The 28th big-screen film in the ongoing interconnected Marvel verse, and 34th released title overall, “Doctor Strange in the Multiverse of Madness” looks like a 1950s sci-fi flick – a self-aware cult favorite -same. Unfortunately, since the arrogant and pompous main character doesn’t do well in stand-alone, Marvel made it a “crossover movie” involving other major characters. Sadly too, and unlike the team-up theme of “The Avengers” movies, this is more of an intersection of multiple storylines than a cooperative effort.
“Doctor Strange in the Multiverse of Madness” feels like a 1950s sci-fi movie – a self-aware cult favorite.
What is that isin order, is a direct sequel to the Disney+ series “WandaVision,” a continuation of the multiverse introduced in “Loki,” a complement to the alternate characters introduced in “What If…,” and purportedly a follow-up to “Spider- Man: No Way Home,” featuring cameos that tie together the past two decades of disparate Marvel films into a single narrative. It’s also an origin story for a proud new Latinx teenage LGBTQ+ superhero, America Chavez.
Oh, and it’s a zombie movie.
In fact, to call it a superhero movie would be a misnomer. It’s a horror movie that happens to star superhero characters. There is no rescue of the world, there are practically no superpowers. Other than Chavez, it’s all witchcraft and wizardry, minus Hogwarts.
Of course, that doesn’t always work. The beginning of the film is particularly tense; you want the characters (and the director) to breathe. Let those emotional moments strike! But the show must go on – and quickly – to avoid what could easily have been a 3.5 hour runtime.
The pandemic is also wreaking havoc, albeit in more subtle ways. In the original pre-2020 release plan, the film would have hit theaters less than a week after the “WandaVision” finale aired, and its story suffers from this prolonged and unforeseen separation. Also, as originally conceived, it would have been the introduction of “Loki” and “What If…” to become “Spider-Man: No Way Home”. Despite additional dialogue reflecting the changes, there were times when reversing the release order weakened the overall final product, leaving it laden with additional storytelling.
And yet, the film is thoroughly entertaining. Despite the jumbled pace of the first hour, once the film settles into the zombie movie it wants to be, things start to click. Parents be warned – this is the scariest and bloodiest Marvel movie yet. (Marvel movies are noticeably bloodless, considering the amount of CGI combat that usually takes place in the third act.) There are genuine jump scares, a real feeling that the villains might take this one. , several fan favorites die variously, and director Sam Raimi even found a way to incorporate his muse, Bruce Campbell, into the proceedings. It’s not quite “Marvel’s Evil Dead”, but it’s as close as it gets.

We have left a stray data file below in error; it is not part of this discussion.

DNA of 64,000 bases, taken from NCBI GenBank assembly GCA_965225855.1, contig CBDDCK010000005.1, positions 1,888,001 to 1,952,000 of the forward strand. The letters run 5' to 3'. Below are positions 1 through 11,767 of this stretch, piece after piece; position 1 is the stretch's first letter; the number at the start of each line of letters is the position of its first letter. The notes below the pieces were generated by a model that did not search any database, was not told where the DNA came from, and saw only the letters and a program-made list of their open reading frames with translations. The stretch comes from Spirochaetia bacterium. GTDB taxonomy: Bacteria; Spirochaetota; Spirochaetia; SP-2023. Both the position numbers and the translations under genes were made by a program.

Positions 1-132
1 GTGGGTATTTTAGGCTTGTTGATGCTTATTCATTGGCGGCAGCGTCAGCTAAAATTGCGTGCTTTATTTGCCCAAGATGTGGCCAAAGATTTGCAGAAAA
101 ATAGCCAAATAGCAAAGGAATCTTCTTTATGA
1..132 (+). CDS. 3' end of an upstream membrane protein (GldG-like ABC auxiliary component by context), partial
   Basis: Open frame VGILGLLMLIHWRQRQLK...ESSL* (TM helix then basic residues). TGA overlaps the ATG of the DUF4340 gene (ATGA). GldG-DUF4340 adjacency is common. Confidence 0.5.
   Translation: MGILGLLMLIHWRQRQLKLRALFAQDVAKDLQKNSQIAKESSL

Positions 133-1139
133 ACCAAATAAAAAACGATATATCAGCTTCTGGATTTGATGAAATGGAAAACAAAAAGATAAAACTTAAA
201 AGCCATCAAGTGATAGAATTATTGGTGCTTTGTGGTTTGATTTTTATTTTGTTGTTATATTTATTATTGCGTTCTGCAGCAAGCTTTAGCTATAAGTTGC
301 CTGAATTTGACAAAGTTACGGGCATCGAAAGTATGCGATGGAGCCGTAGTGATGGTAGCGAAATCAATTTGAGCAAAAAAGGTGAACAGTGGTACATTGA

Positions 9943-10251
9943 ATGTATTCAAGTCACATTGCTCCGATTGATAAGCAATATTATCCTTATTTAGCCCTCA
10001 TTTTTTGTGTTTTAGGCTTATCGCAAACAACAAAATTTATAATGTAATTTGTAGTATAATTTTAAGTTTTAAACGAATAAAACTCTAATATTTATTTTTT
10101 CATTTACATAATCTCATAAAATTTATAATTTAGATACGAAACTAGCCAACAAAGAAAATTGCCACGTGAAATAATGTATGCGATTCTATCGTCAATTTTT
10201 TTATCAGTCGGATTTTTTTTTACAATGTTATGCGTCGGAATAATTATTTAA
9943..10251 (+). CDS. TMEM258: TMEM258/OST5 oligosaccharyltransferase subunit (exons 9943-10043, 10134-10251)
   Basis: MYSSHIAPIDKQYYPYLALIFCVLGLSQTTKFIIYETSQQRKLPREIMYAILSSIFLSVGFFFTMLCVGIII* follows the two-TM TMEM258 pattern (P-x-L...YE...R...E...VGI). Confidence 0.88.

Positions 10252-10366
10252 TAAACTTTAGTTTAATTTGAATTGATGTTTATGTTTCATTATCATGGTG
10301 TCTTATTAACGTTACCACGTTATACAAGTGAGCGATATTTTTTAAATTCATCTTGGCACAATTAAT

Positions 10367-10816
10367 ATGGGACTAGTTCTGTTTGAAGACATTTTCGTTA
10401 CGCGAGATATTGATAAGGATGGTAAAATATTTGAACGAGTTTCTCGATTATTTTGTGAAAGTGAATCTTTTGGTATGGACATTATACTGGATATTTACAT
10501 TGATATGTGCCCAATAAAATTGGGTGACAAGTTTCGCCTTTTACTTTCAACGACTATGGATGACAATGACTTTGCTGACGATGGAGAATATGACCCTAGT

Love it or hate it – the Marvel Cinematic Universe remains the force to be reckoned with in Hollywood.
It also means love it or hate it – the Marvel Cinematic Universe remains the force to be reckoned with in Hollywood. Ticket pre-sales this weekend were massive; estimates suggest the film alone could gross between $150 million and $200 million domestically over the opening weekend. That’s a sales figure the domestic box office barely managed to reach with all releases combined this year, and one that will even eclipse other superhero hits like “The Batman.” It will be the first time a film in this pandemic box office has managed to come close to that number since the last bright spot for theaters, Marvel’s previous release, “Spider-Man: No Way Home.”
Indeed, since cinemas reopened en masse in 2021, there has been a common factor in every box office swell – a Marvel movie release. The company’s ability to beat the pandemic box office blues has been remarkable. Like it or not, the MCU has invented a playbook to succeed in a highly fractured entertainment industry where the flood of content has overwhelmed the consumer. It’s a brand that people now trust to keep them entertained, regardless of the stars of the movie, the characters it features, or the genre it’s actually about.
This ability to be entertaining even when the film fails to fire on all cylinders is part of the Marvel brand identity. It’s the Maytag of cinema.
Once upon a time, critics watched Marvel’s surge in popularity and wondered when that superhero bubble would burst. But that perspective doesn’t provide insight into what Marvel actually built. This “Dr. Weird” epic is one of the best examples yet of how the empire created by Kevin Feige manages to continue to succeed time and time again. Perhaps its rivals should take note. .